Egypt has a high tendency to borrow from the International Monetary Fund (IMF), especially amid capital outflow driven by crises like the COVID-19 pandemic and the Russia-Ukraine conflict, according to economic
Egypt is now experiencing the outflow of hot money worth billions of U.S. dollars, a decrease of foreign reserves in its central bank, currency devaluation, and rising commodities prices.
Before the Russia-Ukraine conflict, Egypt was consulting with the IMF on a non-loan arrangement or a “technical support program” to support its pursuit of economic targets without external financing, said Egyptian Prime Minister Mostafa Madbouly at a recent press conference.
But considering the likely expanding conflict, Egypt is negotiating a “program of support and technical advice that may include additional financing to offset the economic shock caused by the conflict,” Madbouly said.
Waleed Gaballah, a professor of financial and economic jurisdictions at Cairo University, said “the government’s cooperation with the IMF is an advantage because it is a world institution that enjoys the world confidence.”
“Via external financing, Egypt can preserve its economic capabilities,” he added.
He reiterated that liaising with IMF means a trusted certificate in the Egyptian economic reform that started in 2016 and required taking strict austerity measures, such as lifting nearly all fuel subsidies, implementing a value-added tax, and raising the prices of electricity and transport.
On March 23, Egypt made a new request for IMF’s support to implement their economic program, the fourth time it resorted to the lender after receiving a total of 20.2 billion dollars from the institution since 2016, with an extended fund facility over three years to stabilize the economy, standby agreement, and rapid financing instrument, according to Egypt’s State Information Service.
Fakhry Ibrahim, chairman of the Planning and Budget Committee of the parliament, said “the IMF will open a new window for Egypt to face the world inflation and keep its foreign reserves.”
Securing a 12-billion-dollar loan in 2016 was associated with economic reform program, which was “normal,” but requesting other financing packages to bridge the funding gap was an “exceptional” measure to shield the repercussions of the COVID-19 pandemic and the Russia-Ukraine crisis, added Ibrahim, also a former assistant for the IMF executive manager.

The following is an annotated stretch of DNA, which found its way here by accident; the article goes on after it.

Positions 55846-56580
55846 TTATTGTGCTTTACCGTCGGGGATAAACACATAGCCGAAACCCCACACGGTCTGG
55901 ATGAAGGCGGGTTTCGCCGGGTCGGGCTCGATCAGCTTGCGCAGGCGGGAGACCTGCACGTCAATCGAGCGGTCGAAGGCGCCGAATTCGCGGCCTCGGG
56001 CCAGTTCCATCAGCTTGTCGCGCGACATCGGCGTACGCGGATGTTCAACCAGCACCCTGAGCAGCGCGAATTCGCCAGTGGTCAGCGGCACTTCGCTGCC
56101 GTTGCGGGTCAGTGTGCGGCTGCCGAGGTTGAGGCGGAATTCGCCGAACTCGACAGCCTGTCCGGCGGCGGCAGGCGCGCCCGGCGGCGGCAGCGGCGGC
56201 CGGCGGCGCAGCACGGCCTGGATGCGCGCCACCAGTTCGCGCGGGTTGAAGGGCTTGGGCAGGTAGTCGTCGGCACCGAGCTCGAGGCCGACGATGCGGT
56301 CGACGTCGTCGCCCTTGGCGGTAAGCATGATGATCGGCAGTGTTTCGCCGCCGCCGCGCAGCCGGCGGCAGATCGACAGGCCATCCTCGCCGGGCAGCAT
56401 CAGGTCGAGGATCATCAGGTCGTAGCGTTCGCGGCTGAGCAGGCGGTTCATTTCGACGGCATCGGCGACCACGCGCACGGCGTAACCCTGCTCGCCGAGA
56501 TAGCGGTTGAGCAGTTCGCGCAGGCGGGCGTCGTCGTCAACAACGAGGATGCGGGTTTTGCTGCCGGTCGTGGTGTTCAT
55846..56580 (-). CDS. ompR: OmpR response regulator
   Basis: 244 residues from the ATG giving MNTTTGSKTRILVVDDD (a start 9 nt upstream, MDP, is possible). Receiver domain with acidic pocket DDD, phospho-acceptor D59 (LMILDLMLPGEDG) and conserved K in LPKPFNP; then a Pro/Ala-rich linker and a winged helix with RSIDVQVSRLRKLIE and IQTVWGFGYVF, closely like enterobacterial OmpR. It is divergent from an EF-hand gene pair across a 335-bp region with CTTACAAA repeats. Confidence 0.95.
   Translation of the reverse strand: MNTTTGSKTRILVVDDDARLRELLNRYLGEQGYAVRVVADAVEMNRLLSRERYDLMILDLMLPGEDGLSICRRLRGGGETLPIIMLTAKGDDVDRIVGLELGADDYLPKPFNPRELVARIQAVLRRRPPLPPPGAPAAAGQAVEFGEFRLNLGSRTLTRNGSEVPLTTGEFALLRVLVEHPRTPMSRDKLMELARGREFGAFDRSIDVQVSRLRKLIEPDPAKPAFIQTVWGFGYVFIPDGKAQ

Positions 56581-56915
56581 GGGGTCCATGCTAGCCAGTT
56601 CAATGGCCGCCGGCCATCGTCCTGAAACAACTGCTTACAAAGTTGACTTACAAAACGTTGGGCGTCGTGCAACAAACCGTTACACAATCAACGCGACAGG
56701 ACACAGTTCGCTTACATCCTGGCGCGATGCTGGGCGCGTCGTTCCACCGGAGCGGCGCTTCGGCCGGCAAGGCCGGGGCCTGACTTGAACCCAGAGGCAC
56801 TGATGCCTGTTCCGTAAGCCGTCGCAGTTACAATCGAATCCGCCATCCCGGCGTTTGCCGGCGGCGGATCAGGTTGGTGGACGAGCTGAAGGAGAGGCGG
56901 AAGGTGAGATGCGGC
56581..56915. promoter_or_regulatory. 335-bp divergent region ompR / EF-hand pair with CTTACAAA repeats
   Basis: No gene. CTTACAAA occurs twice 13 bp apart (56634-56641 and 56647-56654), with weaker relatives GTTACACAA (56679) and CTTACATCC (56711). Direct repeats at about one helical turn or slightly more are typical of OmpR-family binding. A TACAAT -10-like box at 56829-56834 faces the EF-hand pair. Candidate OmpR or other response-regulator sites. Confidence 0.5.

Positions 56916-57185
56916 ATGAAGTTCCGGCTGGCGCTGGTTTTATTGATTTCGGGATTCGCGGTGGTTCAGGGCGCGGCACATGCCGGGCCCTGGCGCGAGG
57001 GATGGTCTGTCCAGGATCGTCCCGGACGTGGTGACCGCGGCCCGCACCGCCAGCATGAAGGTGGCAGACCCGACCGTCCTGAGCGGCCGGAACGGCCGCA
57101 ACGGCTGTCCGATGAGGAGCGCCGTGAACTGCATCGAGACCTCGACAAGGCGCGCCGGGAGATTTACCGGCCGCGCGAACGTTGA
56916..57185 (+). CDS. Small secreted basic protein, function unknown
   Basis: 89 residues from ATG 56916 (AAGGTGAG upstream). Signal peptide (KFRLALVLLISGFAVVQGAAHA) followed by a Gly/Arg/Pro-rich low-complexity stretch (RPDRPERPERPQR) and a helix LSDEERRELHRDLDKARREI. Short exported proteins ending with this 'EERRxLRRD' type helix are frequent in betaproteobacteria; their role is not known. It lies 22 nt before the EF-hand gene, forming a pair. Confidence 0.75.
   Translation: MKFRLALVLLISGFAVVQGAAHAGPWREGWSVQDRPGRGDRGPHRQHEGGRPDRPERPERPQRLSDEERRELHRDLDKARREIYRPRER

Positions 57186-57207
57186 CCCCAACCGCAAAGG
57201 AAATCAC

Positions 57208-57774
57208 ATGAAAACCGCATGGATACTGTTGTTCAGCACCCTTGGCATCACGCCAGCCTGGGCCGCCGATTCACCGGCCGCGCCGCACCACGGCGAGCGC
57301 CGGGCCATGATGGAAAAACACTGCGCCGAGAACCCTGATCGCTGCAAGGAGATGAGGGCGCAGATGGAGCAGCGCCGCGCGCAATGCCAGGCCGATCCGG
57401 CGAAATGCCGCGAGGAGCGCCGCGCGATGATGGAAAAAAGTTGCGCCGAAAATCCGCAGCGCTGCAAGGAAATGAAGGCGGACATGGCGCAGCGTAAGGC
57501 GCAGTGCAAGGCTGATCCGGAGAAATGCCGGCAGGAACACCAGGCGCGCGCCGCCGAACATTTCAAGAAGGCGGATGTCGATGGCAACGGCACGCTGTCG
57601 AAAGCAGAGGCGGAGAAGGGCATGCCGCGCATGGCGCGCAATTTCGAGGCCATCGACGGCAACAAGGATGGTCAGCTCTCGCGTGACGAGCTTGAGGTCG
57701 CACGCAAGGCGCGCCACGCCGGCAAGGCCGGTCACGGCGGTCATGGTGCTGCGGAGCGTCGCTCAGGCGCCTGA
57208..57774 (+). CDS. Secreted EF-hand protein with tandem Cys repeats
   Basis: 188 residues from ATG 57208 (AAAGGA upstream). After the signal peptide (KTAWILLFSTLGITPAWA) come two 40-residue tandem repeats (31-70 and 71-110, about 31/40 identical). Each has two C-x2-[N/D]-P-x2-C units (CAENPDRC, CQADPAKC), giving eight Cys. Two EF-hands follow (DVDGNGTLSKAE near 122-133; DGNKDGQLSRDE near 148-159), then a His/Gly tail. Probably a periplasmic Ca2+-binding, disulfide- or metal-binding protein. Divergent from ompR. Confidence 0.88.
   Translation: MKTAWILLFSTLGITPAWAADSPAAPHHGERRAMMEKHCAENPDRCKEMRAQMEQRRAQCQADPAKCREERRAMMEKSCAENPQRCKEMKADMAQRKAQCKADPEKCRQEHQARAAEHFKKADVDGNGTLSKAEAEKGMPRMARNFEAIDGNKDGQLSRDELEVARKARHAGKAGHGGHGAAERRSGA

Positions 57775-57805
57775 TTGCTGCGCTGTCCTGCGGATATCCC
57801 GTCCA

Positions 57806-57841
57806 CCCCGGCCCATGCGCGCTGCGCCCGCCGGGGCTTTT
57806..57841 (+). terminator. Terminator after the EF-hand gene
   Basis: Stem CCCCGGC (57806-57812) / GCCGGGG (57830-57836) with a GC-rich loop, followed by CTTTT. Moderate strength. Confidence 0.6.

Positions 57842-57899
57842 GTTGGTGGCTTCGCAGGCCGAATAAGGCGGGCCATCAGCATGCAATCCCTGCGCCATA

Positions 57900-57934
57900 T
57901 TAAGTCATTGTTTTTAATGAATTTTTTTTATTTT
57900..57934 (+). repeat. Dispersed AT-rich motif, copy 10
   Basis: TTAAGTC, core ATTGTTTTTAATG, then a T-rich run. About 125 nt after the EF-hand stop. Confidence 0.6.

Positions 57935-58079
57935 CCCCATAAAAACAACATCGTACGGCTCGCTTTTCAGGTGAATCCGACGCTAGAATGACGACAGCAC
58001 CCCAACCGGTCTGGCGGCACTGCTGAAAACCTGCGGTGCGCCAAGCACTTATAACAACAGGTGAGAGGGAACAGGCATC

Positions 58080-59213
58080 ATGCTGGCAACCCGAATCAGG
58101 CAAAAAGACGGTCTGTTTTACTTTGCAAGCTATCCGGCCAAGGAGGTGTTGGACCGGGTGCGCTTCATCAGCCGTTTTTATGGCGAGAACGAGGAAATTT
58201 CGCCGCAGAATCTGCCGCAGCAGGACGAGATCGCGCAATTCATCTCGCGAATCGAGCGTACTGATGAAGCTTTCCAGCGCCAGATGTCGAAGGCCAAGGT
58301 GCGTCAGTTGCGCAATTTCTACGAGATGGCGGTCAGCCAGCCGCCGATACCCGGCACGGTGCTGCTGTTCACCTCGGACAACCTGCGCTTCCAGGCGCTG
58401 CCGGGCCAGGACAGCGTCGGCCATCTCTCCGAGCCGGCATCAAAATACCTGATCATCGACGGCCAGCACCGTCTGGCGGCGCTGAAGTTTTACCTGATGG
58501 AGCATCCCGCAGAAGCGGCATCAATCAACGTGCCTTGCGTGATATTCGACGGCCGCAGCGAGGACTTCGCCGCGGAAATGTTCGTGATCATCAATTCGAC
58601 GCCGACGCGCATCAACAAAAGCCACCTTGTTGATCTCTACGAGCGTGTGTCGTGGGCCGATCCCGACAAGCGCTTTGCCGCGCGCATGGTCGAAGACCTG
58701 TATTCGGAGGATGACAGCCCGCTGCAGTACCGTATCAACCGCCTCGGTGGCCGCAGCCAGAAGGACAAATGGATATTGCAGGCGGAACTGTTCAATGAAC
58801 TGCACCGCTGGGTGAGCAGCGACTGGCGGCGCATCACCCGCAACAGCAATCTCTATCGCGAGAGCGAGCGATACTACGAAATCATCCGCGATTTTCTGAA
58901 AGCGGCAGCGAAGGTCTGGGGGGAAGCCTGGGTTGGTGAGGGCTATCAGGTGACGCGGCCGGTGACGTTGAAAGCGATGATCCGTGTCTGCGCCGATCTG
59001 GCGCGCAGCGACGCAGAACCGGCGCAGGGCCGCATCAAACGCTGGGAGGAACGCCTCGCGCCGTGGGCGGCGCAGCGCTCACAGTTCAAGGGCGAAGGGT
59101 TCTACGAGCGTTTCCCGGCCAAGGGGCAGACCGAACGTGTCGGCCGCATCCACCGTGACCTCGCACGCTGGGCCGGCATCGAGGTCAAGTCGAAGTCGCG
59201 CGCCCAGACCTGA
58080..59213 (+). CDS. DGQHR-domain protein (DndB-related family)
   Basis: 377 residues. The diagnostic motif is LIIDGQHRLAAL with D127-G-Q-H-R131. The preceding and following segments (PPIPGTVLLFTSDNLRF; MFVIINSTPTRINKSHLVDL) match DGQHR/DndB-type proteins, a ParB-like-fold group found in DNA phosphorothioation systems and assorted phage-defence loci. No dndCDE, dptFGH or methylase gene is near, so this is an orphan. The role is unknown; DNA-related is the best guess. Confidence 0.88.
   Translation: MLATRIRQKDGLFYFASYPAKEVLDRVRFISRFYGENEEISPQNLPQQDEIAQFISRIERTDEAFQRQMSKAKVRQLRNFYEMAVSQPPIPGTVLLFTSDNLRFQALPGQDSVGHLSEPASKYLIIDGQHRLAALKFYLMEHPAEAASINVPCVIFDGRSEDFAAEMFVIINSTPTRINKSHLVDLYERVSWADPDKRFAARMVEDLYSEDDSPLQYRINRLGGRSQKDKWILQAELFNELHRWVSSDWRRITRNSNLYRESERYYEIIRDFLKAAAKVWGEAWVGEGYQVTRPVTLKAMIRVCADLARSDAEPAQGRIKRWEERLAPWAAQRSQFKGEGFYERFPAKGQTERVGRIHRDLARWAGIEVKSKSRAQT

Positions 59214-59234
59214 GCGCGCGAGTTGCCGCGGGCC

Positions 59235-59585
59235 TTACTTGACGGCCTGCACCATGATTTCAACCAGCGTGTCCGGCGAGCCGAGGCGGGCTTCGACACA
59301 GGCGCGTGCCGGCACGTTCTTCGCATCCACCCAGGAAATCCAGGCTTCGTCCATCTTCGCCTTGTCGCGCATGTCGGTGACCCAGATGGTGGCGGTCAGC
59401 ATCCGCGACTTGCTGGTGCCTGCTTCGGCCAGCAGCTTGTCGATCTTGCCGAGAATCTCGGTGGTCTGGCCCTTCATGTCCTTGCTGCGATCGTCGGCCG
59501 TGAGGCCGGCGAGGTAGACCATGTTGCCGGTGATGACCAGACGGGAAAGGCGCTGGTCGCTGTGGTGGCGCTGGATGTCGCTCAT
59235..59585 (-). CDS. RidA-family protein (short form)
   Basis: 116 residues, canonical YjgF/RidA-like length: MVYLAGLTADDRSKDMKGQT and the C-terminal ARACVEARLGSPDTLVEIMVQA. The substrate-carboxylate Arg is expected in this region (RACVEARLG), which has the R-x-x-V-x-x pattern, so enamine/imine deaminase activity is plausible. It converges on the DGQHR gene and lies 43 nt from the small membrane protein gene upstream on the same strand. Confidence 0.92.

Meanwhile, Gaballah believes that “external loans or deposits constitute a burden on the government because debts services ail the economy.”
Egypt’s external debts hit 137.4 billion dollars in September 2021, while the government’s debt climbed to 91.4 percent of the Gross Domestic Product (GDP) in 2021, up from 89.8 percent in 2020, according to the Central Bank of Egypt (CBE).
Egypt’s government aims to decrease the public debt to GDP ratio to 84 percent in the fiscal year 2022-2023 and 79 percent in 2023-2024 by adopting a medium-term debt management strategy, but the spillovers of the Russia-Ukraine conflict will hinder those goals, said Diaa al-Fiqqy, an economic expert.
The fiscal year in Egypt starts in July.
In March, the CBE devalued the currency and hiked interest rates, and the government announced new fiscal stimulus measures as “mature policy moves that are expected to make the talks with the IMF go smoother,” al-Fiqqy said.
“Though the government will likely face greater scrutiny from the IMF this time,” Gaballah expects the IMF’s requirements for a new loan would not be “tough,” adding that Egypt has managed to control inflation and unemployment rates based on the IMF’s previous programs conditions.
But the currency devaluation, the attempt to decrease inflation, and prices hike will make the people bear more loads, he said, adding that the fallout of the Russia-Ukraine conflict, together with the protracted supply chain issue, could take Egypt’s inflation to an “unprecedented level.”